I’ve written before about the need for employers to handle with care an employee’s request for unpaid time off as a reasonable accommodation under the Americans with Disabilities Act. And, I’ve also written about the hard line the Equal Employment Opportunity Commission has taken against hard-capped leave of absence policies.
All is not lost, however, for an employer who needs to deny a leave of absence to a sick or injured employee, provided that the circumstances are right and the request is handled correctly.
To be eligible for protection under the ADA, an employee must be a “qualified” individual with a disability. “Qualified” means that the employee must be able to perform the essential functions of the job with, or without out, a reasonable accommodation. If regular attendance is a bona fide essential function of the job, then an employee who needs a leaves of absence as his or her only accommodation will not be “qualified,” entitling an employer to deny the accommodation request.
“Isn’t regular attendance essential to every job,” you ask? Unfortunately, in the context of the ADA, the answer is “no.”
Attendance may be an essential function of a job, provided that the circumstances warrant such a finding.
- Is an organization sufficiently staffed such that an employee’s job functions can be performed in his or her absence?
- Will the employer sustain added overtime costs as a result of an employee’s absence?
- Will the employer have to hire substitute employee(s) to cover for the absent employee?
- Does a written job description list attendance as an essential function?
- Does the employer have formal policies providing for leaves of absence, or otherwise have a history of granting leaves to employees?
In other words, does the proposed accommodation impose an unreasonable and undue hardship on the employer? If the answer is yes, then attendance is an essential function, and a leave of absence cannot be a reasonable accommodation.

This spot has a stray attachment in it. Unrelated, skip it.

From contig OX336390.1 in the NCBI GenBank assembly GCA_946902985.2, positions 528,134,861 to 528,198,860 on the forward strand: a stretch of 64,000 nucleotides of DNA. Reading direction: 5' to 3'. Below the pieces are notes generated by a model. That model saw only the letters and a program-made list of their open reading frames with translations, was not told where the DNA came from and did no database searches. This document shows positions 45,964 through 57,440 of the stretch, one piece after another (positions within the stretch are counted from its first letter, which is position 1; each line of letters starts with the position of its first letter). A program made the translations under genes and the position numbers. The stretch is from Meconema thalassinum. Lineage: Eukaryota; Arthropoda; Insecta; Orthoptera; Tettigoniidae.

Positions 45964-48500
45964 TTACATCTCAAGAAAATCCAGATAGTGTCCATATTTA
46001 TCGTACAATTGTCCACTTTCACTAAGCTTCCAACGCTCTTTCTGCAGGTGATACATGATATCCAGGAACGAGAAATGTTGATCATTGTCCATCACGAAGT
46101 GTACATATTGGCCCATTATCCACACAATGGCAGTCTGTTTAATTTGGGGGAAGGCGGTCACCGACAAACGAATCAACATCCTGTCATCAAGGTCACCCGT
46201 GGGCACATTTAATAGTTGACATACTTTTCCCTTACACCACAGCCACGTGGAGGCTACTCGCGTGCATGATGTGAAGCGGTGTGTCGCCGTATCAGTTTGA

The Southern District of Indiana recently examined this issue in EEOC v. AT&T Corp. In that case, AT&T denied a leave of absence to an employee, Lupe Cardona, needing time off for Hepatitis-C treatments. AT&T argued that regular attendance was an essential function of the employee’s job as a customer service specialist. The court disagreed, and concluded that a jury should make the ultimate determination:
- The only evidence AT&T submitted in support of its argument that attendance was an essential function of the job was the disciplinary notices it provided to Cardona for her absences.
- The job description for Cardona’s position failed to list attendance as an essential function.
- AT&T maintains 22 different leave-of-absence plans, which belies its claim that attendance is an essential function.
As the court pointed out in AT&T, “regular attendance is important in any job.” Important, however, does not always equate to essential. The bona fides must support the claim. Given the hard line the EEOC has drawn against the rote denial of leaves of absence as an ADA accommodation, employers should make a careful determination before denying a leave of absence as a reasonable accommodation. You might be able to support the decision based on attendance as a reasonable accommodation, but, as the AT&T case illustrates, you must have the facts to support your decision.
Jon Hyman is a partner in the Labor & Employment group of Kohrman Jackson & Krantz. Comment below or email email@example.com. For more information, contact Hyman at (216) 736-7226 or firstname.lastname@example.org. Follow Hyman on Twitter at @jonhyman.